A few weeks ago I joined an airplane club so I would have a plane for training. What I did not know until after I had joined and was allowed in the club hangar for the first time was that their trainer Cessna was…well…terrifying.
The club has two planes: a Cessna 172B for training and short ventures, and another one…I don’t know much about that one. It is bigger and shinier. I think it’s a Piper ____ and as I understand it, I may look at it, and maybe someday if my training goes well they’ll let me crawl inside it but for now, no touchsies.
Now about the one I can touch, let me paint you a picture: The Cessna 172B was made in the early 1960s. I’m not sure the apholstery has been changed on this model. Ever. Did you catch that? The sweat from the men that flew this thing when JFK was president is probably still on that seat cushion somewhere. On the outside the paint is chipped all over and rivets are missing. It has to be parked on a large, shallow tray because it ceaselessly leaks a steady trickle of dark brown oil. The hangar floor betrays two blue circles under each wing from where the fuel occasionally leaks. The windshield is covered in bugs, some of which were extinct a decade ago. Each tire is just a little flat. Sticking out sorely is the shiny powerplant at the front. The prop was recently replaced when someone ran it into something while taxiing. It is 200 hours past the due date from its LMOH.
My first time to rent it, it was still out with the person who checked it out before me. This was a comfort because it was proof that it could fly. When it came taxiing up to my instructor and I as we waited at the hangar, all of its age and ill repair showed in the bright sunlight. The moment it was parked an oil puddle began to develop beneath it.
When the pilot and student before us jumped out, my CFI asked, “How does she handle?” The other instructor replied, “Someone should put her out of her misery.”
We did the pre-flight with a margin of “good enough” and “that’ll hold” for most of the items on our checklist. I stopped at one point and explained I did not wish to widow my partner and was willing to park it in the hangar and leave if it truly wasn’t safe to fly. My instructor made a joke and told me to hop in. So, grabbing all of the courage I could muster, we hopped in and spent the next few minutes banging the doors repeatedly into the fuselage, a little harder each time, until they finally clicked shut. There were no shoulder harnasses. Of course not!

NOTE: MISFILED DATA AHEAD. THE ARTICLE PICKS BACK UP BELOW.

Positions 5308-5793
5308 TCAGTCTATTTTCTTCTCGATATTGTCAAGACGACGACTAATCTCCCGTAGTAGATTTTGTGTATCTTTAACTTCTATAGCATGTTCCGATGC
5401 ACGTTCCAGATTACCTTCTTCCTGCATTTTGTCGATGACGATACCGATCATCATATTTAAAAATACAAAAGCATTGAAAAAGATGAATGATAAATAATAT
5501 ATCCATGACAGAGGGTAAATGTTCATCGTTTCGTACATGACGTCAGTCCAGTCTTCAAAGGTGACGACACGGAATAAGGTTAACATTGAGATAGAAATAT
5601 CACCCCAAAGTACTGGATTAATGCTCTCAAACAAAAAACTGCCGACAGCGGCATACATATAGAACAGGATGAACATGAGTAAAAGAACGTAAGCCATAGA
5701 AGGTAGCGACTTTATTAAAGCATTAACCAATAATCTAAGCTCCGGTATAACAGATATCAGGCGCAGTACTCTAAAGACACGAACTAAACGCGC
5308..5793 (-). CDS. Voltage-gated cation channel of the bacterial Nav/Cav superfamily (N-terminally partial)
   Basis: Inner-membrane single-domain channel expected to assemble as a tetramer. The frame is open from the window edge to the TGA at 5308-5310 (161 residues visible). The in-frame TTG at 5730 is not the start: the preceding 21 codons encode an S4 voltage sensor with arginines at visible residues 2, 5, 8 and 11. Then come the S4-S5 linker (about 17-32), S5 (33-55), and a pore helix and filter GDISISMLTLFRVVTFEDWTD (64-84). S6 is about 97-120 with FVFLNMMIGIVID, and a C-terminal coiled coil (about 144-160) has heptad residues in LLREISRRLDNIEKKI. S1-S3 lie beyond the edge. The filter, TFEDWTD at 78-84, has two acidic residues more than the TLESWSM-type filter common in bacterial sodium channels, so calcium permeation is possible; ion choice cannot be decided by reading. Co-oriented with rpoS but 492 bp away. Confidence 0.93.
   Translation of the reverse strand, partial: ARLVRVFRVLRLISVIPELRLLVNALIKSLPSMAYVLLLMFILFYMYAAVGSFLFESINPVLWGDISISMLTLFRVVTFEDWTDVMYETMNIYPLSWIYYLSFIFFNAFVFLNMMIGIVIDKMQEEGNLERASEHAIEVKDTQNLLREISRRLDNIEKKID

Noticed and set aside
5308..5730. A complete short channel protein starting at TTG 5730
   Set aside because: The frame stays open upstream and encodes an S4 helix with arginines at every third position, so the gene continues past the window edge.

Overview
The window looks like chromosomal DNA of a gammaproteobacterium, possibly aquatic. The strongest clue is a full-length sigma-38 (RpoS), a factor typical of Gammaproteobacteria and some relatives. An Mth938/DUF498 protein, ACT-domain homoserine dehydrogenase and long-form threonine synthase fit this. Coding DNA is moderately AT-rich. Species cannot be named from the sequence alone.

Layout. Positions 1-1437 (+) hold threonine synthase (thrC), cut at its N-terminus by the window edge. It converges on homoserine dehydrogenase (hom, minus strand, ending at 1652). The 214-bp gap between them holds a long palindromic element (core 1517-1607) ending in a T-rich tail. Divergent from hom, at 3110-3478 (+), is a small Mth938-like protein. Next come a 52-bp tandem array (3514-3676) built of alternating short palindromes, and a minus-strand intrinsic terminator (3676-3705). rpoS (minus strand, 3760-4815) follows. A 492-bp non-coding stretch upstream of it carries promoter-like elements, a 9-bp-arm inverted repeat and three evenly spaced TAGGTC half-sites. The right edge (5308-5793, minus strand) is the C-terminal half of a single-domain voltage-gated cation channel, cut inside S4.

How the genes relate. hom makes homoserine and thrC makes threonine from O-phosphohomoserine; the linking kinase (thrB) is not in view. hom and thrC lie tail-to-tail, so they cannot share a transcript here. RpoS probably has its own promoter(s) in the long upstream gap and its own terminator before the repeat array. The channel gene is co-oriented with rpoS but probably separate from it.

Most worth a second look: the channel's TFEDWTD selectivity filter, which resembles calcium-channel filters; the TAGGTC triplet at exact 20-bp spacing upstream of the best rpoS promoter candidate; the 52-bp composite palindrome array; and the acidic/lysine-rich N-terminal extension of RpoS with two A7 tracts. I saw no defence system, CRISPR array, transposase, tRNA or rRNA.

Reports of how flying is one of the safest modes of transportation and that “I have confidence…” song from The Sound of Music took turns in my head as we taxiied out to the runway and did the run-up. I heard the Ride of the Valkyries as we lifted off. Frightening situations always trigger theme music to start playing in my head. I just hope I don’t break into a chorus of “Come Josephine, in my flying machine” on my check-ride.
From a student’s perspective, the plane flew as well as any other I’ve flown (my grand total is up to 4 different planes). It taxiied like all of the other planes. It dripped oil on me when I grounded it at the fuel station, but others have done that too.
Still, I’ve never so desperately wanted to give a plane a makeover, stroke it gently, and let it know someone loves it. How could anyone let such an amazing piece of machinery fall to this deplorable state?!
Here’s the answer. The owner of the aircraft lives in another state and is looking to have it back by the end of the month to sell it and be rid of it. The club, knowing we only have this plane a few more weeks, is letting a lot of stuff go because there’s no point in putting a lot of money into a craft that is leaving in a few weeks. As long as it is fine to fly, who cares if it leaks a little oil? I looked into the maintenance records of the plane with the club and they have made some repairs to some important items, the most recent of which was the stall warning that at one point wasn’t working some six months ago.
A new training plane joins the club at the end of the month as this one exits. It is slightly more expensive to rent, but hopefully it will be less terrifying to fly.